I find this approach fails on larger screens when there is little content, as the content tends to get stretched into a line at the top of the page, which can make things confusing. So for those pages it can be good to have a fixed width, centred style.

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No. A thousand times no.

If your website presents any kind of body text, fixed width is an abomination from the depths of the mid-90s, forcing readers to scroll like crazy, while being mocked by vast expanses of unused screen space to either size. (Now, a variable number of columns I might buy.)

BTW: flag for CW.

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SO contains lots of text - but everythings centred in the middle fixed width. How do you explain this? –  m.edmondson Oct 20 '10 at 14:11
    
@eddy: I didn't exactly express my undying love for the SO layout... –  Pontus Gagge Oct 20 '10 at 14:12
    
@Pontus Gagge - Point taken –  m.edmondson Oct 20 '10 at 14:13
    
Not the unused screen space argument again. The world is not running out of pixels. It is not hard to hit space bar to get your browser to scroll a page. It is hard to read content beyond a certain line length (studies have been done). It is tiresome to resize your browser window to make the line lengths readable. –  Paul D. Waite Oct 20 '10 at 16:08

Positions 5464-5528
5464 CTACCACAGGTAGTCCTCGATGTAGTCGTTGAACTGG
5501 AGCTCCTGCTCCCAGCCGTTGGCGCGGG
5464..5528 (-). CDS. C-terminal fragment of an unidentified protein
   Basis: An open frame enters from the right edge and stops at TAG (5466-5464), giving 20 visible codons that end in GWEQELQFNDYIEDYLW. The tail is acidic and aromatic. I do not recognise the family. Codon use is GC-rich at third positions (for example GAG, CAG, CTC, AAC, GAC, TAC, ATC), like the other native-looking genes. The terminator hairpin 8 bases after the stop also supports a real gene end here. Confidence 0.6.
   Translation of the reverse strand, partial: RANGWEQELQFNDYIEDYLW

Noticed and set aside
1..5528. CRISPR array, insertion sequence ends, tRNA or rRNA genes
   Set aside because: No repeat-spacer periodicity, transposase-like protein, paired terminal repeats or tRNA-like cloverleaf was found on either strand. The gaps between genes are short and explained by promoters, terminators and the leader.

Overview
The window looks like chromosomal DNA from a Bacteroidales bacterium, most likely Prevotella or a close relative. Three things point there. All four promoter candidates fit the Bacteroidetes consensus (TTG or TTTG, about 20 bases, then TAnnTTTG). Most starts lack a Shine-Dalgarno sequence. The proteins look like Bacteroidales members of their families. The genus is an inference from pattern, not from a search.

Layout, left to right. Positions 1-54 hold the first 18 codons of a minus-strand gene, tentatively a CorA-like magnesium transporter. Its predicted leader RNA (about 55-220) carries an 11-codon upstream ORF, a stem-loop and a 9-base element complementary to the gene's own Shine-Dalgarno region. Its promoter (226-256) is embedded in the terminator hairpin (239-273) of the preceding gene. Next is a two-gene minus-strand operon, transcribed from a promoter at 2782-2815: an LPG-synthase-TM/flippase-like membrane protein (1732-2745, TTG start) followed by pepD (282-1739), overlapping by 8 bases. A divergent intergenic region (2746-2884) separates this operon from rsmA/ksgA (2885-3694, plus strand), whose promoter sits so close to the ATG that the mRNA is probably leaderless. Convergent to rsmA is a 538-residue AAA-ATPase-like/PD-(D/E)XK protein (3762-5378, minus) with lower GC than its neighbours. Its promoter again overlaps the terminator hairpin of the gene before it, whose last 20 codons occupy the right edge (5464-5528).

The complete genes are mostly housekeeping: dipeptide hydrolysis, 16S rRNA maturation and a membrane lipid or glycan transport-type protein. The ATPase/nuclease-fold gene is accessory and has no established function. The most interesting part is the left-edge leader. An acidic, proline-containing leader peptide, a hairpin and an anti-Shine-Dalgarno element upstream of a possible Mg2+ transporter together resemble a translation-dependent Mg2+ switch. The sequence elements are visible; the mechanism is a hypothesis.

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-1. You do realize that there is a certain range of width with which reading is comfortable, and that anything narrower or wider makes reading harder? The readability and unused space arguments are both counter-factual and irrelevant. –  Yi Jiang Oct 20 '10 at 16:14

Horizontal scrollbars are a big problem. A properly designed website should be able to scale down to be used on small resolution screens (640x480). Also, it's nice to have to have my browser window maximized just to browse a site. Also, there's no reason why a person with a high resolution monitor shouldn't be able to use the extra space their monitor gives them.

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Depends on the content. If it is graphics and flash those do not scale. If the content can be scaled, most people like a fluid width.

The majority of people have 1024 screens - they of course need to the content to fit their monitors. It is better to have wider borders of empty space than to force people to scroll on the bottom then scroll on the side then repeat.

Is the layout better with wide borders? That would be normally no. The border is an element of the design as well.

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The only content that can correctly scale is text yes? Pictures, text boxes etc all tend to be a fixed width, otherwise you cannot guarantee how it will appears on different browsers/screen resolutions? –  m.edmondson Oct 25 '10 at 8:10
    
@m.edmondson: SVG images scale just fine. –  Paul D. Waite Nov 5 '10 at 14:29